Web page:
You can't find a more Western New York dessert than cinnamon ice cream. It's served at birthday parties and funerals, Halloween parties and graduations.
But not just any cinnamon ice cream, you understand. Quaker Bonnet cinnamon manages to be zingy and sweet at the same time. It's been popular in this neck of the woods since the 1930s when the restaurant was owned by
Hal Hayes and located at the corner of Elmwood and Bryant.
Liz Kolken bought the place in 1978. "I'm the new girl," she says. Kolken now operates on a takeout/catering basis at 69 Chenango St. and opened the Quaker Bonnet Eatery restaurant at 175 Allen St., with her son, Ben Kolken, earlier this year.
Buying the Quaker Bonnet came with a bonus: its famous recipes for goodies, including coconut cake with lemon filling and meringues.
"I also got the recipe for licorice ice cream," Kolken says. But she's never been tempted to try it. The color might be unpredictible.
Things have changed for cinnamon over the years. Again, color is the issue. "In the old days, the ice cream was a vivid hue," says Kolken. "Like a Barbie pink."
But then the FDA said that particular food dye was a carcinogen and took it off the market.
So now the ice cream is pale, pale pink. "We purposely don't put a lot of food coloring into it because it offends me to use too much food color," Kolken says. "But people won't buy cinnamon ice cream if it has no color in it.
"We eat with our eyes as well as our stomach."
The cinnamon flavor, she explains, comes from oil of cassia, which in turn comes from the the pods of the cinnamon tree. Quaker Bonnet purchases it by the gallon from a California firm, and it is both expensive and strong. The Bonnet only uses about seven teaspoons of oil to 20 gallons of cream.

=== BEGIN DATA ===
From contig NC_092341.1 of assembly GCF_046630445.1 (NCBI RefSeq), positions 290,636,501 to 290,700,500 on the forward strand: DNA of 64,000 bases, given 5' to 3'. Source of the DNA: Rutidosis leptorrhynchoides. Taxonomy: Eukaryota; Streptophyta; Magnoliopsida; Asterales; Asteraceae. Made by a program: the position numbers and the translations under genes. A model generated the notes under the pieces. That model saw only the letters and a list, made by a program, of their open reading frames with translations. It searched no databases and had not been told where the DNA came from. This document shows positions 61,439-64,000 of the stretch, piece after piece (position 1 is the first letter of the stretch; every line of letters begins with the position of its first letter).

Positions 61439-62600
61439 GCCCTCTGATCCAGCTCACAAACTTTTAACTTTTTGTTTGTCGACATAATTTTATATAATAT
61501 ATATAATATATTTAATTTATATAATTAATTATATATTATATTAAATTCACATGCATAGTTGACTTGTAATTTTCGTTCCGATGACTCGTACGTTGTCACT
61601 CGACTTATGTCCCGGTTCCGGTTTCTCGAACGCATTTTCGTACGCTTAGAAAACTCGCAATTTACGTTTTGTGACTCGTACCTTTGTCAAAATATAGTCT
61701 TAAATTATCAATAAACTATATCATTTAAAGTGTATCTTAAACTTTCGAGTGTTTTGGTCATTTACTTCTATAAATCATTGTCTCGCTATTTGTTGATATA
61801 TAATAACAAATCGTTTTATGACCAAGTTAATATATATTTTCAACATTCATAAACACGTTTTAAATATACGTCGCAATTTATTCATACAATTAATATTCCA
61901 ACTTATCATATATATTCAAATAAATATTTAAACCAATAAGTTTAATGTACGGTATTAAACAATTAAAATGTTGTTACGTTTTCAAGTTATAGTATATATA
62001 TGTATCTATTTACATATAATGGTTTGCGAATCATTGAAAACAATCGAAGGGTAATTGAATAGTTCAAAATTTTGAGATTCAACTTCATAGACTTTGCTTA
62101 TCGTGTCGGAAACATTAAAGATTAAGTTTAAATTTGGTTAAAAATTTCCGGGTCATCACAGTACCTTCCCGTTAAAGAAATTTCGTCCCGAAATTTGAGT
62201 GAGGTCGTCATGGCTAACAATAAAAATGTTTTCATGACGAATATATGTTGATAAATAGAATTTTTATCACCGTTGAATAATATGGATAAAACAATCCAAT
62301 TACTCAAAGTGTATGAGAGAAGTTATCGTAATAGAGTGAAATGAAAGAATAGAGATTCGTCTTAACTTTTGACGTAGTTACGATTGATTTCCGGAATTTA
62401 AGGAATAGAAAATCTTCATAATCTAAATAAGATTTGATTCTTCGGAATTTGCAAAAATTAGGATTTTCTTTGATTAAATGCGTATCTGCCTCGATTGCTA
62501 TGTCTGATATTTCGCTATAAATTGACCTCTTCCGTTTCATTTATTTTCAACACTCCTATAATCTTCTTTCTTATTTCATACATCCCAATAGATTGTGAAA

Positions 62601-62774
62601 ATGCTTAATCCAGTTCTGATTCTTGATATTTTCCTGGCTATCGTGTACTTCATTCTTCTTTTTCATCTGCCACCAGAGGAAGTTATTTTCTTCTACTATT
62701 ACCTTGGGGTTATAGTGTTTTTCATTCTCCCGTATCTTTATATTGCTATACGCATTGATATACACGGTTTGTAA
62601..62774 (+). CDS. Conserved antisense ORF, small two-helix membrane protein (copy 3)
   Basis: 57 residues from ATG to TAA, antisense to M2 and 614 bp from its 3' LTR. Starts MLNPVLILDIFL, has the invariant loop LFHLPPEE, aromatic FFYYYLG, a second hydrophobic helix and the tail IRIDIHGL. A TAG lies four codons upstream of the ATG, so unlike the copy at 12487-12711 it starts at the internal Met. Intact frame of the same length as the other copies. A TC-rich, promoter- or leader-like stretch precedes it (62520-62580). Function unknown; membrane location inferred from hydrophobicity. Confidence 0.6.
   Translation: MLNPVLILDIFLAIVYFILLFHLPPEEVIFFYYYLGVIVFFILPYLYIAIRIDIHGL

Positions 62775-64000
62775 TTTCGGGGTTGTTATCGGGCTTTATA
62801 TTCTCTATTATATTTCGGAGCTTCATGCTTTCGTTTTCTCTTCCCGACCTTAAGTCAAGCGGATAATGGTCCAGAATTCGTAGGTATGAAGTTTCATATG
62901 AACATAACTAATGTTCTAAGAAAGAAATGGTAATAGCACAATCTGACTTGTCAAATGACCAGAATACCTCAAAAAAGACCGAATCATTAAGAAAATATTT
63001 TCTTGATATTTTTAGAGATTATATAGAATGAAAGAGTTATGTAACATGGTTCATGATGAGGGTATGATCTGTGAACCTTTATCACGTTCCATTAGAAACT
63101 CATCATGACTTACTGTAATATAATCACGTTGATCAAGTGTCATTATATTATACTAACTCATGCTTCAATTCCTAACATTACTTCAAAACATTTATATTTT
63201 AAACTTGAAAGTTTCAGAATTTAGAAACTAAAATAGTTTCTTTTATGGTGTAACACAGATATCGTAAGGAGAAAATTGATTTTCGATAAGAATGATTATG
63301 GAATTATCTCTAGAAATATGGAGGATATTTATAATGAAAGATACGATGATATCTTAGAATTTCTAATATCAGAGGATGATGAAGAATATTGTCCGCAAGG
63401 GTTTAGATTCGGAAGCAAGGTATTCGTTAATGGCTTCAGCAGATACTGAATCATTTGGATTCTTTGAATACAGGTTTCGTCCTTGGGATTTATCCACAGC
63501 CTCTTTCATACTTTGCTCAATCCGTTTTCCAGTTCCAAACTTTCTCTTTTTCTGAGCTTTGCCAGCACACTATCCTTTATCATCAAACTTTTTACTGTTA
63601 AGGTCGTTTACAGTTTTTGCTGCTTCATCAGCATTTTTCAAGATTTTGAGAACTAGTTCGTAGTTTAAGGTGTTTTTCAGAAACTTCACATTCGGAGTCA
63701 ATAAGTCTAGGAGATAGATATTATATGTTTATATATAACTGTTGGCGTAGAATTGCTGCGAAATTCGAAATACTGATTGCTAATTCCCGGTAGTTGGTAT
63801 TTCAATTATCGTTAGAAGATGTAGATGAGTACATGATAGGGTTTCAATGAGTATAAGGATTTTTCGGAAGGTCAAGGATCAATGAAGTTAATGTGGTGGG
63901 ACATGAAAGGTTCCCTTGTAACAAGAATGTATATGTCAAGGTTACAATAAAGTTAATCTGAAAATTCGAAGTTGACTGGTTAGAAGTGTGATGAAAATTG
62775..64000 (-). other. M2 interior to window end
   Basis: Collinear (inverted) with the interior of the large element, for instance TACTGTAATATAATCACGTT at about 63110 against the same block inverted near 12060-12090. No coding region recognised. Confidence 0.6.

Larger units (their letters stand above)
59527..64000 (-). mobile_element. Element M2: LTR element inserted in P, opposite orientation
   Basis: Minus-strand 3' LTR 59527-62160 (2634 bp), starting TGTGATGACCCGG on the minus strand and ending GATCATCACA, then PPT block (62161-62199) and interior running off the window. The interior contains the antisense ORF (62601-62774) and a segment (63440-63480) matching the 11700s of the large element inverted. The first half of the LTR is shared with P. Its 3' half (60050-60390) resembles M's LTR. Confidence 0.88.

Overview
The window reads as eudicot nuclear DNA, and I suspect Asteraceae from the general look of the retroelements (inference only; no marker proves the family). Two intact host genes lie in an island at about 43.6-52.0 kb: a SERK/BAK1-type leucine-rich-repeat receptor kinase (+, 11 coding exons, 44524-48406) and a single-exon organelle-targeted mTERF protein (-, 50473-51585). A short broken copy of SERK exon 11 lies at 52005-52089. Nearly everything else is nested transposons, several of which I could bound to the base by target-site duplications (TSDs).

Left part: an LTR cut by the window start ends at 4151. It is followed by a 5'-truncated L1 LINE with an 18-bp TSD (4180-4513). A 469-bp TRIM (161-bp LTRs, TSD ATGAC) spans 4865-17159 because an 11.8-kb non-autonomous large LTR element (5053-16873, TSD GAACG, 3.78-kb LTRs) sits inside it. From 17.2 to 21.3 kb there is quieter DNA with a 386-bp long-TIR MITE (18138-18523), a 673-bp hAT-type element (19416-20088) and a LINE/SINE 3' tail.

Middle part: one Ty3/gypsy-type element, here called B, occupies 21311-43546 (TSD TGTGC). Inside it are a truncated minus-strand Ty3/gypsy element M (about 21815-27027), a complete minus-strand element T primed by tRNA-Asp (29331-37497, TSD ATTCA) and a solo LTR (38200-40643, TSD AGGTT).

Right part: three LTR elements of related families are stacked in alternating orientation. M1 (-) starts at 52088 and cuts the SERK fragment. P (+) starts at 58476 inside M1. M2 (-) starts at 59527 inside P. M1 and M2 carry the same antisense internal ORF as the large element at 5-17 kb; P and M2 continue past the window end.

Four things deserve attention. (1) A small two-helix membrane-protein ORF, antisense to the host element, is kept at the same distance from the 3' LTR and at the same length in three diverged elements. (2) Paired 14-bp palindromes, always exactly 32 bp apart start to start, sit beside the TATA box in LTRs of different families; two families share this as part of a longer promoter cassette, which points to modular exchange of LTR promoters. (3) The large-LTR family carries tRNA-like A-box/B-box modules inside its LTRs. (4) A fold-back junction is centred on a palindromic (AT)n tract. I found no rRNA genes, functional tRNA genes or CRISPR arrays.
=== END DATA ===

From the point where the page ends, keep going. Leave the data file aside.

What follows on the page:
They do make a lot of ice cream, though. The Quaker Bonnet turns out 20 gallons of cinnamon ice cream every other week because Kolken thinks that ice cream should spend no more than two weeks in the freezer to be at its best.
"We get at least one request a week from displaced Buffalonians," she says, "but we haven't been able to ship in dry ice since the September 11 attack. So we tell them to go to their pharmacy and see if they can get a little bottle of the cassia oil.
"Then they should add it into vanilla ice cream with an eye dropper."
Kolken is nothing if not a perfectionist. She's very fussy about her wares. "We don't sell the ice cream to people who tell us they aren't going home right away," she says. Visions of refrozen ice cream complete with crystals continue to haunt her.
And what's the best topping for the spicy/sweet dessert?
Quaker Bonnet Fudge sauce another Western New York classic. They sell a lot of that, too.
"Ours is a grainy sauce," Kolken says. Why?
"It's grainy because I like it that way," she says.
-- Janice Okun